Since the majority party, the PNP, won more than two-thirds of the seats in the Senate as well as in the House, Article III, Section 7 of the Commonwealth of Puerto Rico Constitution - which prescribes that in the event the majority party receives less than two-thirds of the vote for Governor, the number of Senators and Representatives shall be increased until the minority parties reach a total of nine Senators and 17 Representatives - was invoked. The seats assigned to the minorities are then distributed in proportion to the number of votes obtained by the gubernatorial candidate of each minority party, relative to the total number of votes cast for the gubernatorial candidates of the minority parties.

In the Senate, the proportional allocation of minority seats gave the PPD eight and the PIP one, whereas in the House, the PPD was entitled to 16 seats and the PIP to one. Since the PPD had already elected 13 Representatives and seven Senators, it was awarded three additional seats in the House, and one in the Senate. Pursuant to the constitutional arrangements, the additional PPD seat in the Senate went to its defeated candidate for Senator at-large with the highest vote total; likewise, the first two additional House seats allocated to the party in the House of Representatives went to its two defeated candidates for Representative at-large, while the third and last additional seat was awarded to its House District 35 candidate, who obtained the highest percentage of votes among defeated PPD House district candidates.

It should be pointed out that in the 1996 election, legislative offices were voted  on a paper ballot separate from the statewide or Commonwealth ballot, set aside for the offices of Governor and Resident Commissioner.  In the legislative ballot vote, there were 320,615 split-ticket votes and votes for specific candidates, as well as 23,101 blank or void ballots; in the statewide ballot, there were 84,627 split-ticket votes and votes for specific candidates, as well as 9,409 blank or void ballots.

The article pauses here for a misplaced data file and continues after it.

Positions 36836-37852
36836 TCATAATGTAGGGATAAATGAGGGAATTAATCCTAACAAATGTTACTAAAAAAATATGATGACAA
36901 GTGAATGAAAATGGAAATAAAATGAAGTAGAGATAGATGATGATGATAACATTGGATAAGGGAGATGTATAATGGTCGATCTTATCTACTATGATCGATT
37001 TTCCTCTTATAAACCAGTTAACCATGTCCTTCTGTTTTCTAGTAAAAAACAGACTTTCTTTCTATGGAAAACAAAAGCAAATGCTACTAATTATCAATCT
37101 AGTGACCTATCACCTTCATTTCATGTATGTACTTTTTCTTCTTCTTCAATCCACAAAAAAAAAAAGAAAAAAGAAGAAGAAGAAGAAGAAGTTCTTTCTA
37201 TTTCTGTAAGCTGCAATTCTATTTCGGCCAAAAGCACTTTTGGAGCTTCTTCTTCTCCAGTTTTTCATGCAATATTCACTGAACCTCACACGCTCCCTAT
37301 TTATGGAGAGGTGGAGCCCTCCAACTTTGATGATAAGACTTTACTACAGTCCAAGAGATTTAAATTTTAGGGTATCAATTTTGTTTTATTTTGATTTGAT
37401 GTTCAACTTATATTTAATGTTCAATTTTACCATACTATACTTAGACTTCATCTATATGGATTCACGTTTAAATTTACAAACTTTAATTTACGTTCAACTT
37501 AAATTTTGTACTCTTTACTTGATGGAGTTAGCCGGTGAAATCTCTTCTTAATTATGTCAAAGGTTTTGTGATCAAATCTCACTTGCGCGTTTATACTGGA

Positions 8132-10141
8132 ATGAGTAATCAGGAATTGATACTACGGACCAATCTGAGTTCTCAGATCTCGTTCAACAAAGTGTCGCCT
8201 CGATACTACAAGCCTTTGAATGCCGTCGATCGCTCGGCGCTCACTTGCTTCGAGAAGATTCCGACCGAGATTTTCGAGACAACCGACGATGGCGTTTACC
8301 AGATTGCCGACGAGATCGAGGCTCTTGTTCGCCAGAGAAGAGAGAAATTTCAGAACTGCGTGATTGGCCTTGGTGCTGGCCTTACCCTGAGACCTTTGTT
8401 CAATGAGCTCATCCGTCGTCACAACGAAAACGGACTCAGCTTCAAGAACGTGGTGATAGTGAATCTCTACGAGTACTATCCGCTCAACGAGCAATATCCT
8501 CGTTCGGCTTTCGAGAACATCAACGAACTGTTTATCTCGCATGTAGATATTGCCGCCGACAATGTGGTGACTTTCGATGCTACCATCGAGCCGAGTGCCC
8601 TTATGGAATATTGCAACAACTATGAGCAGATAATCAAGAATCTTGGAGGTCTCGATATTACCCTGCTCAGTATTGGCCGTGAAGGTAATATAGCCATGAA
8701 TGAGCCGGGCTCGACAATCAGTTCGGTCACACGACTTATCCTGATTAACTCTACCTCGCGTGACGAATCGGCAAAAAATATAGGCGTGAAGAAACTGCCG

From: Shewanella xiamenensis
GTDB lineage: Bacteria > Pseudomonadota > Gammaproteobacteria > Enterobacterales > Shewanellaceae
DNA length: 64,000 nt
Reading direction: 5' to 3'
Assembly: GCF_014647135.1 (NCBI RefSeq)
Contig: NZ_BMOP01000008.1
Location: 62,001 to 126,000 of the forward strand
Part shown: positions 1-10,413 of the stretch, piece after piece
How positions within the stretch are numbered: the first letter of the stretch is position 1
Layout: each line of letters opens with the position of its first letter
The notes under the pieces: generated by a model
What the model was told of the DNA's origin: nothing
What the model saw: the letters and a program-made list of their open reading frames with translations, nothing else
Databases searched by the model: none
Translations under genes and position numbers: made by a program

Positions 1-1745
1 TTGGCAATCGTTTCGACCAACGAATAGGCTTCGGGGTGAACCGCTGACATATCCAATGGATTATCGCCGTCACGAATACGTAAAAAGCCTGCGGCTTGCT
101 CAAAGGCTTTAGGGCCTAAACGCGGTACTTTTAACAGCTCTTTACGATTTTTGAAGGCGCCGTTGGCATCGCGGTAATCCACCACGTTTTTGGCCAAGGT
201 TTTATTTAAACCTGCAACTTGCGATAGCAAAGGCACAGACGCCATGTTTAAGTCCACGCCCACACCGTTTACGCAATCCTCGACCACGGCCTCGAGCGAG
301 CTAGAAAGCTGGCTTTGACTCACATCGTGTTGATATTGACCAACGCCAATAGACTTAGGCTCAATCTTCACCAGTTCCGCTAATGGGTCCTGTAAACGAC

Finally, the outcome of the municipal races did not bring about significant changes either:  as in the 1992 election, the PNP won the mayoralties of 54 municipalities, against 24 won by the PPD.  Nonetheless, seven municipalities which had elected PPD mayors in 1992 - Cabo Rojo, Coamo, Culebra, Las Marías, Quebradillas, San Germán and Trujillo Alto - elected PNP mayors in 1996, while seven municipalities which had chosen PNP mayors in 1992 - Adjuntas, Ceiba, Jayuya, Lares, Peñuelas, Santa Isabel and Yabucoa - selected PPD mayors in 1996.

With the exception of Bayamón, the PPD retained control of all the municipalities with more than one hundred thousand inhabitants, including the capital of Puerto Rico, San Juan, where former Secretary of State Sila María Calderón was elected Mayor, decisively defeating the PNP candidate, House of Representatives Speaker Zaida "Cucusa" Hernández, and Irma Rodríguez, the PIP candidate.  In addition, the PPD defeated the PNP in the vote for the San Juan Municipal Assembly, which had remained under PNP control in the 1988 and 1992 general elections.